When type 2 diabetes is not treated, hyperglycemic hyperosmolar syndrome may occur. This is a real medical emergency that is fatal in more than 50% of cases. This condition is caused by the accumulation of glucose in the blood, exceeding 33 mmol / l (600 mg / dl).
Symptoms: increased urination , intense thirst and other symptoms of dehydration (weight loss, loss of skin elasticity, dryness of the mucous membranes, increased heart rate and low blood pressure).
How to detect it: A blood glucose level that exceeds 33 mmol / l (600 mg / dl).
What to do :If a hyperosmolar condition is detected, go to the emergency department of a hospital and contact your doctor later to adjust the medication.
The symptoms of diabetes
Regardless of the type of diabetes , the symptoms are the same. They are often more insidious in the case of type 2 diabetes.
- An excessive elimination of urine (it is frequent to get up at night to urinate).
- An increase in thirst and hunger .
- A loss of weight .
- Weakness and fatigue, excessive.
- A blurred vision .
- An increase in the occurrence and recurrence of infections of the skin, gums, bladder, vulva or foreskin.
- A slowdown in the process of healing .
- A numbness or tingling in the hands and feet.
Note. Untreated or poorly controlled diabetes causes severe symptoms that are important to recognize. Consult Diabetes Complications.
People at risk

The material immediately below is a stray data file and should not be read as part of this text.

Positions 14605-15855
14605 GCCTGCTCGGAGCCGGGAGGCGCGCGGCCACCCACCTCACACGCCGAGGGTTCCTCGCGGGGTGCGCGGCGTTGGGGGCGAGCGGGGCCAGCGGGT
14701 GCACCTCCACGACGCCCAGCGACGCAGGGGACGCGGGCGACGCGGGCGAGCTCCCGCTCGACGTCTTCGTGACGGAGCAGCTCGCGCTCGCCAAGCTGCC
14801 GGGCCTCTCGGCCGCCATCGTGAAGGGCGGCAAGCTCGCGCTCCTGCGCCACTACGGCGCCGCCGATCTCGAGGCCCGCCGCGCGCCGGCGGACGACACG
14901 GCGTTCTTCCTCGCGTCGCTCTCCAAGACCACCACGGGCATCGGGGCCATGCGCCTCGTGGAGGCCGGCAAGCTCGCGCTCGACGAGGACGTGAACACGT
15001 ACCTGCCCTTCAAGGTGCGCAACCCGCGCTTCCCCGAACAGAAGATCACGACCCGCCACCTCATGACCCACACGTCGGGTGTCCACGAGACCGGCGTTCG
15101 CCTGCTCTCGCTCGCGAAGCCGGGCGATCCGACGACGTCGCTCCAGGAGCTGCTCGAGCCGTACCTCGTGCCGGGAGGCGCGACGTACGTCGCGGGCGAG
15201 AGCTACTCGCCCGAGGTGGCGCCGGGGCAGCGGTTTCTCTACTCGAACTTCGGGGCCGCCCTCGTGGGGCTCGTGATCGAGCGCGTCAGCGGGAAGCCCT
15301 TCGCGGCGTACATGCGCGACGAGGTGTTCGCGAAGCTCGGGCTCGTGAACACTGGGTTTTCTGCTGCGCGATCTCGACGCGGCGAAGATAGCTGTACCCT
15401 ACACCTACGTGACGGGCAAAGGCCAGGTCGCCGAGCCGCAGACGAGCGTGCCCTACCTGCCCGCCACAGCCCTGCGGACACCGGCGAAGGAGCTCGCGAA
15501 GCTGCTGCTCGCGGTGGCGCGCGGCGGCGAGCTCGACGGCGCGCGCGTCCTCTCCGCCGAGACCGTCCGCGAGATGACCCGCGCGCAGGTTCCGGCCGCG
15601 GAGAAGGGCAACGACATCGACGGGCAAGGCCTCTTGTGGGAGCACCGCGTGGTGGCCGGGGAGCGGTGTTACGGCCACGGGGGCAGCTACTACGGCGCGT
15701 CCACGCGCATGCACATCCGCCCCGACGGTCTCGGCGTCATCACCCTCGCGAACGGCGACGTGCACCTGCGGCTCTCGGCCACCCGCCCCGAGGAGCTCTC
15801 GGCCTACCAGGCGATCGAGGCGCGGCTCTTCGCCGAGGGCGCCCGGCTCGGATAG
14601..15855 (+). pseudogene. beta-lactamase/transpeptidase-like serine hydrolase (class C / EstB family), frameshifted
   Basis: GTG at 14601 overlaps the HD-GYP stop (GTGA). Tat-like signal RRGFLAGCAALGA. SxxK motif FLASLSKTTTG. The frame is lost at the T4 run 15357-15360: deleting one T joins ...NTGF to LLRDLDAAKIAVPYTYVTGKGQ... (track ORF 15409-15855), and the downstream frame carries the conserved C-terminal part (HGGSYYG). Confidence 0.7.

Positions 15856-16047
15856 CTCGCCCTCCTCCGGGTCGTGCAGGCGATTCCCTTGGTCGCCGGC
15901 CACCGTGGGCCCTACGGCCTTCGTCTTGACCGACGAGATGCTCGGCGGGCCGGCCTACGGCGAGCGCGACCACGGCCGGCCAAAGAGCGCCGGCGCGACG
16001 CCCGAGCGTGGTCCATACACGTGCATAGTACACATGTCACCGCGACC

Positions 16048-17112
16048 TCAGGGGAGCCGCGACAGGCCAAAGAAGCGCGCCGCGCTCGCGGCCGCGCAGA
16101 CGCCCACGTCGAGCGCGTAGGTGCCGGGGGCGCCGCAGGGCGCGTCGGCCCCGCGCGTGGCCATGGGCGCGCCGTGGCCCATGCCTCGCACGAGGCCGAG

People who have a genetic predisposition . For both type 1 and type 2 diabetes, it seems that genetic predisposition is a determining factor for the onset of the disease.
Risk factors for diabetes
Although there is little knowledge of the risk factors for type 1 diabetes, it is now clear that a sedentary lifestyle , Western diet (high in saturated fats and animal products, low in plant fiber), surplus weight(especially when fat is concentrated in the abdomen) and hypertension increases the risk of type 2 diabetes.
For more details, see our Diabetes Type 1 and Diabetes Type 2 charts.
Medical treatments for diabetes
To date, we have not yet found a cure to cure diabetes . The proposed treatment is intended to restore normal blood glucose levels . However, adherence to treatment and medical follow-up is crucial to avoid acute and chronic complications.
The doctor establishes a treatment plan based on the results of the blood tests, the checkup and the symptoms. Consulting a nurse, a nutritionist and, if possible, a kinesiologist helps to better direct efforts and properly control the disease.
With proper medication , a good diet and some lifestyle changes , people with diabetes can lead a near- normal life.
Type 1 diabetes . The usual medication is always insulin , administered with daily injections or continuously using a small pump connected to a catheter placed under the skin.
Type 2 diabetes . There are 3 types of drugs (in tablets ), each with their own mode of action: to stimulate insulin production by the pancreas; help tissues use insulin to absorb glucose or slow down the intestinal absorption of sugars. These different drugs can be used alone or combined to improve their effectiveness. Type 2 diabetics sometimes need insulin therapy .